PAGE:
Do Financial Statements Really Work for Digital Technology Startup Corporations?
Are the current GAAP financial statements reporting methods failing to capture the value created by digital companies who invest heavily and spend to gain market share and new growth? On May 10th, 2019 Uber Technologies Inc, went public on the New York Stock Exchange at a price per share of $45, lower than expected, valuing the company at about $82 billion, despite reporting losses at $1.8 billion for 2018. In 2013 Twitter reported losses of almost $79 million before its IPO, yet it still had a valuation of $24 billion and continued reporting losses over the next four years. In 2016 Microsoft made its largest acquisition of $26 billion to date for Linkedin that also reports losses. Back in 2014, Facebook paid a whopping $19 billion for the text messaging company WhatsApp that had no profits or revenue. On the opposite end of this spectrum, in 2018, the NYT’s reported that the Industrial behemoth General Electric’s stock price was down over 44%, as it reported its first loss in almost 50 years. Why does this matter?
In 2018 three professors from the Columbia and Dartmouth business schools Vijay Govindarajan, Shivaram Rajgopal, Anup Srivastava, co-wrote and published an article in the Harvard Business Review titled “Why Financial Statements Don’t Work for Digital Companies.” And they posed the question, “Why do investors react negatively to financial statement losses for an industrial firm but disregard such losses for a digital firm?” This makes it seem that current financial statements appear to fail to capture the value created by modern digital companies. They reference NYU Stern Professor Baruch Lev’s 2016 book called “The End of Accounting” that states that for the past 100 years or so, “financial reports have become less useful in capital market decisions.” And in the article, they go on to claim from their research that traditional accounting earnings are virtually inconsequential for digital and technology organizations. They suggest that the current financial accounting models or rules fail to capture the principal value driver for tech companies: which is increasing returns and scaling their intangible assets.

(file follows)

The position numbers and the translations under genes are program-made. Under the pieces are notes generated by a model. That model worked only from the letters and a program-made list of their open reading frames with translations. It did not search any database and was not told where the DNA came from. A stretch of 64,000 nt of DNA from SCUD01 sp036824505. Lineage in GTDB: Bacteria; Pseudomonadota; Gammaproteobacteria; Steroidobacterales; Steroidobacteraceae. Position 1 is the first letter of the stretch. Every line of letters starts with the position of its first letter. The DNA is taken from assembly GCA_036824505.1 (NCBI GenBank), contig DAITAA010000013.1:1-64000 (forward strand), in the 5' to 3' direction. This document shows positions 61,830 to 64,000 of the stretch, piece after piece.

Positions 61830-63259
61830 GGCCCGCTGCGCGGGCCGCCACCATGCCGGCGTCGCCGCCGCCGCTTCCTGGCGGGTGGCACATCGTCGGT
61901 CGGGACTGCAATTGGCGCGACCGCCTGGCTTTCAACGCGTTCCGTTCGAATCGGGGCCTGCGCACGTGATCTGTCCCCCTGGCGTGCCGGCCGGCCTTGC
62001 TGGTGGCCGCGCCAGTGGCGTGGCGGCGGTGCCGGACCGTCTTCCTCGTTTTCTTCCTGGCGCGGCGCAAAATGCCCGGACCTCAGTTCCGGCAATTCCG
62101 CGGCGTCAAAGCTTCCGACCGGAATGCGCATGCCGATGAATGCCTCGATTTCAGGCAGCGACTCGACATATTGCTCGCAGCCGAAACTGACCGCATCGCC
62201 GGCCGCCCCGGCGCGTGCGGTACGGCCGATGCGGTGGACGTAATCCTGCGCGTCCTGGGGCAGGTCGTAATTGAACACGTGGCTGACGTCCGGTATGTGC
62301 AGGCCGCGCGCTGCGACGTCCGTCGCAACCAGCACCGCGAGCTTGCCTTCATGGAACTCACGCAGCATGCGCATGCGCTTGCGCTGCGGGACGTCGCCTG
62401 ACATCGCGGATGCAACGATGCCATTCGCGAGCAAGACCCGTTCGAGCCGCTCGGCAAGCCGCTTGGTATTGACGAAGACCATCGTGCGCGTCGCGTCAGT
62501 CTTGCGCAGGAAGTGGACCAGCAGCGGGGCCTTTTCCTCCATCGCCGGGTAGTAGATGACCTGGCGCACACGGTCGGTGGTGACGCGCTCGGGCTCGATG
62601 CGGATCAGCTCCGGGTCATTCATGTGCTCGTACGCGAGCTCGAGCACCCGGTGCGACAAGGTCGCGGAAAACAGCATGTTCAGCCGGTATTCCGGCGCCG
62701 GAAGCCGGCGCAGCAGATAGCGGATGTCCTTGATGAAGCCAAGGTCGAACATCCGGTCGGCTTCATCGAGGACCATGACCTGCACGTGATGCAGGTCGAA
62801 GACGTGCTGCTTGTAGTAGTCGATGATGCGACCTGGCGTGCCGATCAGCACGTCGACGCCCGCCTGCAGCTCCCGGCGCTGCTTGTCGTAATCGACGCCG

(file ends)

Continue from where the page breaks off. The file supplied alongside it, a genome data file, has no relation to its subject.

In line with this month’s article about financial statements, let’s dive a little deeper into the balance sheet and income statement. For a manufacturing or industrial company that mostly deals with physical goods and assets, using the balance sheet can present a pretty straightforward view of productive assets. The income statement shows an excellent estimate of the expenses required to create shareholder value. The difficulty comes with trying to use these types of financial statements to understand the value of tech or digital company.
The Balance Sheet